A more budget option is to lay the floor onto pallets, rather than concrete blocks. You save on the cost of concrete blocks and joists. It will however be a greater challenge to achieve a level surface. This is a sensible solution for a building that is needed over the shorter term, as the pallets won’t last for more than a year, even with waterproofing treatment. Read on below for all the information you’ll need to complete this project.
The price of the materials for this marquee flooring option is roughly £500 for the 4x6m event tent.
How to: Building a marquee or storage tent floor from chipboard and concrete blocks
Building marquee flooring in your garden or another outdoor area is an achievable DIY project for 2-4 people working together over a weekend. Erecting the marquee or storage tent is the easy part. You can find video instructions for the assembly of each of our products in our online shop. Just click through to your favourite tent or gazebo for all the details.
To build a chipboard floor, we’ve followed the advice of French DIY experts Comme un pingouin dans le désert translating their advice into English. Photos showing their progress will help you follow the individual steps.
This method requires some craftsmanship and time, but is a solid solution for high-quality hard flooring. If you don’t have that much time, and can afford to compromise on durability, it’s best to jump straight to our wooden flooring made of chipboard and pallets.
Materials you'll need
- Sand (for filling holes in the ground)
- Concrete blocks
- Spirit level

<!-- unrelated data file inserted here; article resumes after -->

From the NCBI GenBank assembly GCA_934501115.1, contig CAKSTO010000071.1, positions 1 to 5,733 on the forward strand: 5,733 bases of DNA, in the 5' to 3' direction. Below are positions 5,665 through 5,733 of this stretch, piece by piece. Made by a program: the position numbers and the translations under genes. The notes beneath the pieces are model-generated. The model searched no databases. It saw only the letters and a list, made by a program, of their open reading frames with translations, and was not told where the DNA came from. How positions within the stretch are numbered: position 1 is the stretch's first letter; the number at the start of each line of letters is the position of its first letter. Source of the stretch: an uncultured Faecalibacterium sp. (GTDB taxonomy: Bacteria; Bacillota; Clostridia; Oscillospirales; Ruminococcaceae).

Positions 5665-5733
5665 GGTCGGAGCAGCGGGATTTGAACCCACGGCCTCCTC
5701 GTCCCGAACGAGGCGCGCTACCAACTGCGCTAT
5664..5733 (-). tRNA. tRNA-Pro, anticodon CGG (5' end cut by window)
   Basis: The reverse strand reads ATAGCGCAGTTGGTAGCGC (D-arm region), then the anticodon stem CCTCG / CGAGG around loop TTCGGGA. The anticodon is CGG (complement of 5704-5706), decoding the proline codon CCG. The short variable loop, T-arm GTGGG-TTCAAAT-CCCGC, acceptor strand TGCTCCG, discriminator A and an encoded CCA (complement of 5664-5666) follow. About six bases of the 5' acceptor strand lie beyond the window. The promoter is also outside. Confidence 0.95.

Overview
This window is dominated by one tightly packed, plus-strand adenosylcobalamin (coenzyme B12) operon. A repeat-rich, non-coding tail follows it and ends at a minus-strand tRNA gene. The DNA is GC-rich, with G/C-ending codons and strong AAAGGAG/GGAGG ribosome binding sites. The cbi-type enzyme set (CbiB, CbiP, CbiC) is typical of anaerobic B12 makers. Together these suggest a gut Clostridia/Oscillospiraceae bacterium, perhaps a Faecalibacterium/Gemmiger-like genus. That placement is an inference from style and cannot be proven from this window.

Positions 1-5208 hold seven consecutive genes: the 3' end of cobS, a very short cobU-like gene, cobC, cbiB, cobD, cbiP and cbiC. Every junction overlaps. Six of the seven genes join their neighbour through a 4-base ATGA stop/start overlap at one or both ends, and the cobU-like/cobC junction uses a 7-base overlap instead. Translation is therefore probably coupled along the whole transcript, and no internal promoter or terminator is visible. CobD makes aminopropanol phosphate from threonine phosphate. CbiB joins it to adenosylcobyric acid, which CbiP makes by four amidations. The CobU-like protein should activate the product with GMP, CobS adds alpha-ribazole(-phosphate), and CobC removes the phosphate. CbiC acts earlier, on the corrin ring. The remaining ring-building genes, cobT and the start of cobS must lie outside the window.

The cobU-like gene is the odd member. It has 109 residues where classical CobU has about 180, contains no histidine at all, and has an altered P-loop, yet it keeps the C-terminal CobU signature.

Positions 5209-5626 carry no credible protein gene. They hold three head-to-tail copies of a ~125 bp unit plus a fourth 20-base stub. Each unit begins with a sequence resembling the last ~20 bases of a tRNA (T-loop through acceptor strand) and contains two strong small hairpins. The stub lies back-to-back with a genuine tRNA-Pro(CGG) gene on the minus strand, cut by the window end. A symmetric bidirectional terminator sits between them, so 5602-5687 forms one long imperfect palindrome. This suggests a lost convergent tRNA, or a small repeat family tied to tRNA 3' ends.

- Timber joists
- Rubber support pads (2 per concrete block)
- Waterproofing membrane (if desired)
- Hand-held circular saw
- Cordless drill & screws
- Large Rubber mallet
You can plan for the number of concrete blocks that you’ll need, by imagining the placement of concrete blocks in the four corners of the tent (allowing 10-15cm to the tarpaulin), and then spacing the blocks roughly 60cm from another. A 4x6m storage tent requires 40 concrete blocks (10 * 4) to achieve this spacing.
Detailed instructions for building the chipboard floor with concrete blocks
Set up your tent, making sure that the corners are all at right angles to each other. This can be checked by measuring the diagonal distance between corners, which should be equal across both diagonals. We highly recommend buying a ground bar if not already included with your tent which will ensure the sides stay evenly spaced.
Place bricks just inside the four corners of the tent, digging out grass, and using soil and/or sand to ensure that they are level.
Use the spirit level to make sure that all the stones are level. You should check that the blocks are level with a string stretched between the corner stones.
Now lay the stones, keeping a distance of about 60 cm between them.
Once all stones are level, a waterproof membrane can be placed under the blocks. This will protect the wooden floor but also the concrete blocks that will otherwise absorb water and deteriorate over time.